COVID-19 has fundamentally changed the way the world lives, works, socialises, and learns. Almost no business has been immune to the impact of the virus and the impending financial and mental health epidemics that will follow in its wake.
In a time when news changes from minute to minute, and readers want to stay informed in real time, digital platforms allow print media to keep readers engaged between published products. Some high-profile news media companies in the United States have taken the step beyond Web sites and social media, turning to texts as a way to stay connected to readers and keep them informed as the story develops.
Advance Local, BuzzFeed News, and Gannett are among the media companies that recognised the advantage of reaching out to readers via text and turned to the Subtext platform as the COVID-19 pandemic unfolded. The premise is simple: Subscribers sign up to follow a reporter from a publication. The reporter sends out texts to all his or her followers, and the texts are received via phone just like a regular text message. Subscribers can text the reporter back personally and the reporter can respond if desired.
During the pandemic, this form of interaction allowed a deeper, meaningful level of communication between journalists and their communities. Such communication can renew trust between media companies and the audiences they serve, and be a valuable source of information and first-person accounts of how major stories are impacting the lives of readers.
Beyond the newsroom, the platform has also become a trusted resource for readers — like parents, essential workers, and the elderly — to seek the most up-to-date guidance on COVID-19 in their communities. While media companies once sacrificed their relationship with readers for the sake of scale on social media platforms, they are beginning to see that they can control their own destinies by focusing on differentiated ways of engaging diverse pools of readers while creating financially sustainable ways to ensure this work can continue.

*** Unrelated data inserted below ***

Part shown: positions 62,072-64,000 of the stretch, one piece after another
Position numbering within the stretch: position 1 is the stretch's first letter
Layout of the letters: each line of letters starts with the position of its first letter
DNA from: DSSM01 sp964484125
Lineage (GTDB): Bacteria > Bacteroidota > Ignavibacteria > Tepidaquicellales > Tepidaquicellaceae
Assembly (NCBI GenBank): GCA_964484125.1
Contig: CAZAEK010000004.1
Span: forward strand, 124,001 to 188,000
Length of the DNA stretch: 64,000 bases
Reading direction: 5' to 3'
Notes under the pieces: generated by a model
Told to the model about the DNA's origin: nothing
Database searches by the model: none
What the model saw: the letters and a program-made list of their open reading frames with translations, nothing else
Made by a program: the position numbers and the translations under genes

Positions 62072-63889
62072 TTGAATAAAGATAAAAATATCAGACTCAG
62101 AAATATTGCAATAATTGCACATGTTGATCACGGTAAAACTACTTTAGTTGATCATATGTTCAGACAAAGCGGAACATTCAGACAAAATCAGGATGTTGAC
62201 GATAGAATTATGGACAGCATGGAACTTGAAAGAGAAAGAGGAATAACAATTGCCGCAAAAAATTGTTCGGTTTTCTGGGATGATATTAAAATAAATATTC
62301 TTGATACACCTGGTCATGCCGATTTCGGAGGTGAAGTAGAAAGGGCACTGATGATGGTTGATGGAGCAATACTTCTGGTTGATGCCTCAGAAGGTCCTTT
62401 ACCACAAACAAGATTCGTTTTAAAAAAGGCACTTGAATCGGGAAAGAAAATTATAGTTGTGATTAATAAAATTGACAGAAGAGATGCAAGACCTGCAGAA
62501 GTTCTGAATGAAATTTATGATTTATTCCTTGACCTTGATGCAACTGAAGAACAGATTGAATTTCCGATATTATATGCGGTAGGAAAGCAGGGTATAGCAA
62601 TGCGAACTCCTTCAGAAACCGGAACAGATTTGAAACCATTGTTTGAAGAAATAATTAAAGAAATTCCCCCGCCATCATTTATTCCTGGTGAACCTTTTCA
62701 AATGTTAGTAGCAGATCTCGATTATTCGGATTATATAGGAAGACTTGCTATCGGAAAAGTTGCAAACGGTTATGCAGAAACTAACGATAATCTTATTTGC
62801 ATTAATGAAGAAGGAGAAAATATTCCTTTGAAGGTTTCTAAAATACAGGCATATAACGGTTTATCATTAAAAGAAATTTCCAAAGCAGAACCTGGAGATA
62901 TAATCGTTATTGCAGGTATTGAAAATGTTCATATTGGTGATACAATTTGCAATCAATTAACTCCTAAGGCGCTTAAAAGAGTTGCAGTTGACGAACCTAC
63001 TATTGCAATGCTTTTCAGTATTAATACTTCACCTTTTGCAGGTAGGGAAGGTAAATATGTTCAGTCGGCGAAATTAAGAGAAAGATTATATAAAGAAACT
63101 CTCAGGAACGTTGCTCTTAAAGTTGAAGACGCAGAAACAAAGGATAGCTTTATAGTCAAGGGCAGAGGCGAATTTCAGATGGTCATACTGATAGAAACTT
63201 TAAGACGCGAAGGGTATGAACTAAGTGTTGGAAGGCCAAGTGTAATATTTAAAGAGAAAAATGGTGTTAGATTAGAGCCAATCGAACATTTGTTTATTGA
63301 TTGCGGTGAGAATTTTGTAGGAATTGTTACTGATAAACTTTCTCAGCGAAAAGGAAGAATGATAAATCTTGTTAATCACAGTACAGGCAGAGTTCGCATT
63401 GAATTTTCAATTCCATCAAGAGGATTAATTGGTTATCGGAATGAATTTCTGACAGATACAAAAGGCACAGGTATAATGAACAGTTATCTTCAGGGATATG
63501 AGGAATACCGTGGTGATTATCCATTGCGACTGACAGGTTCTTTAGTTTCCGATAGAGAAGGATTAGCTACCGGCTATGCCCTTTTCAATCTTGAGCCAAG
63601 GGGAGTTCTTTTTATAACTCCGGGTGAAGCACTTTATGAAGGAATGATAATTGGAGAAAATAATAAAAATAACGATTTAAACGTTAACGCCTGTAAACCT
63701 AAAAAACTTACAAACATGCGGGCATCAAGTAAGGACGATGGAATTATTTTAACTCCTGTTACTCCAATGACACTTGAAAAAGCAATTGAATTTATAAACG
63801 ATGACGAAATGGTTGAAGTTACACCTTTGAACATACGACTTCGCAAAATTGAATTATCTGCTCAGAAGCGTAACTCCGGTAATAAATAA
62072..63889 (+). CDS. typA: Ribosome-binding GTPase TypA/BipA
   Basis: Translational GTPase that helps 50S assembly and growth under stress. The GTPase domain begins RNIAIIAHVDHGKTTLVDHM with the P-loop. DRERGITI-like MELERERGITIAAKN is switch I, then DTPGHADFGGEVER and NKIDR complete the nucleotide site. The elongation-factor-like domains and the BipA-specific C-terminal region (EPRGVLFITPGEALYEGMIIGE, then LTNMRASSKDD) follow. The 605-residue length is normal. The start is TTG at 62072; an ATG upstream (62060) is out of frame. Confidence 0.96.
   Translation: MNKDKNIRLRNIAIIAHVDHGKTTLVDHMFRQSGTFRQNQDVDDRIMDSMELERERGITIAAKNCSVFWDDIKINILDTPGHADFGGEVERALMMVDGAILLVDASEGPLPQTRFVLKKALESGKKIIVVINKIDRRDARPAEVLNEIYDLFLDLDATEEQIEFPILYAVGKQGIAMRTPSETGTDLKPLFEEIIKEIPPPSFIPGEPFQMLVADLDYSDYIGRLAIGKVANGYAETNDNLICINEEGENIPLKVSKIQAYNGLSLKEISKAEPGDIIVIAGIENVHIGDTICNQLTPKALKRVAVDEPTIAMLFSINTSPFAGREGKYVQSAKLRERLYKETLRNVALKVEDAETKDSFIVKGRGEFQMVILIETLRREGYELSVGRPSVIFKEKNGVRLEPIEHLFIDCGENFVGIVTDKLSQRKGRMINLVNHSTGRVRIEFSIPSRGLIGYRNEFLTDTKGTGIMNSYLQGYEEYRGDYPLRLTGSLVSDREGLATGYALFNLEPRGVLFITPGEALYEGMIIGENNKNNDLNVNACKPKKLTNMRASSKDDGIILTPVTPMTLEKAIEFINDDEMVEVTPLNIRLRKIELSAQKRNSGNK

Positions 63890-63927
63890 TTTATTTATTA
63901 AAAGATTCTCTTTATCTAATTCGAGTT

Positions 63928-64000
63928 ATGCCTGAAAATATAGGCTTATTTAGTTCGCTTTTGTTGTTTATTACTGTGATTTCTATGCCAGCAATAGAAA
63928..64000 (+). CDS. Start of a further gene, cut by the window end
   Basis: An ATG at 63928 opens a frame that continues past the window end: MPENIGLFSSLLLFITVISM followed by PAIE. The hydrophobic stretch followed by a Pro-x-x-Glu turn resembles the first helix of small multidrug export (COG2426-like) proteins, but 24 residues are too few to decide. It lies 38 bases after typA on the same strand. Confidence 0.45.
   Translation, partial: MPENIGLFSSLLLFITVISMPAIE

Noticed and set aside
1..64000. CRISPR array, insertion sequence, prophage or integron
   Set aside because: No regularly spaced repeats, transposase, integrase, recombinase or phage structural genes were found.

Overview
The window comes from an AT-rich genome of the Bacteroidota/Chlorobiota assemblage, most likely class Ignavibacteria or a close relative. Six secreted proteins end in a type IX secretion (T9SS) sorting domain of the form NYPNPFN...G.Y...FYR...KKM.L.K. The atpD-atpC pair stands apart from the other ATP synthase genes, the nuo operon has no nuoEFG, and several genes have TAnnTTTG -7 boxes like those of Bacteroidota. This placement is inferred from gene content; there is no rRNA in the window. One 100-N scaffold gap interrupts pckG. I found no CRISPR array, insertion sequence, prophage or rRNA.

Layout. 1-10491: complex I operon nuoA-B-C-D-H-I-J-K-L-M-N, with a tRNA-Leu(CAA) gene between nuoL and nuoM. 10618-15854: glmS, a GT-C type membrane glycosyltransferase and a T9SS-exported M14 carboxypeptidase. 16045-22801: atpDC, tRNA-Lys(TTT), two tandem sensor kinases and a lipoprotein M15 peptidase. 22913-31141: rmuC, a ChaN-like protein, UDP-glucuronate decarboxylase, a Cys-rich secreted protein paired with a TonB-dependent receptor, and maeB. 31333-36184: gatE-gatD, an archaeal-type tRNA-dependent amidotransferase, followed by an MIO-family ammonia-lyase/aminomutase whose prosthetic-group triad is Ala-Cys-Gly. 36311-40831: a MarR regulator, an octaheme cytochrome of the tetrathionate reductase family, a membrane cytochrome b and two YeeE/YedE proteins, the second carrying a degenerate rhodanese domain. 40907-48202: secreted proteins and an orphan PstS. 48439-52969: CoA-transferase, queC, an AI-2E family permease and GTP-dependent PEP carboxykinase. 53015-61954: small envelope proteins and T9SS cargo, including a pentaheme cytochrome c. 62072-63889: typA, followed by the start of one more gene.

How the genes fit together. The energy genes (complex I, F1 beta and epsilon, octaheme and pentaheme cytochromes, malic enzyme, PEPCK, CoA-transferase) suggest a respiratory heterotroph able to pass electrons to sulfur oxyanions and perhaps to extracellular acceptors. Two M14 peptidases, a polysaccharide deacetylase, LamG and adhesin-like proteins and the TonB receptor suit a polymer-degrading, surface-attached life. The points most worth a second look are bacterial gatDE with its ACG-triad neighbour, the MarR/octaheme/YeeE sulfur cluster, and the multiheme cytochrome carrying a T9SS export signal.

Communicating via text can help reporters and news media companies cut through the clutter of social media and newsletters. It connects subscribers with personalities and subjects in the same way they connect with friends or family. Social media once promised this, but algorithm shifts and vitriol have made it more difficult than ever to create a connection on those platforms.
Such personal coverage began in 2018 with Joe Eskenazi, a reporter from Mission Local covering politics in San Francisco. He became the first host to use a prototype of the Subtext platform and provided insight into how this approach could be valuable to subscribers. And, when the new mayor was elected, Joe’s subscribers were the first to learn about it — and they learned about it via text.
Since then, dozens of hosts from Advance Local and Gannett, covering a wide variety of topics from politics to tech to country music and college sports, have signed on as well. Today, we have brought on new partners like Hearst Broadcasting, BuzzFeed News, Amy Webb from the Future Today Institute, and Tribune Publishing. We are still changing and adapting according to what we learn from our hosts.
But one thing has remained constant: We are facilitating healthier, more intimate conversations between our hosts and their subscribers — and we’ve seen how special and valuable this is.
The media organisations that succeed in the years to come will focus on personalised and other differentiated ways to engage audiences while creating business models that support that level of access. Paywalls and premium subscriptions play a role in that, but we feel there is so much more that can be done if we take the time to open up a dialogue with the people who want to hear from us and often have something to tell us.
Banner image courtesy Burst from StockSnap.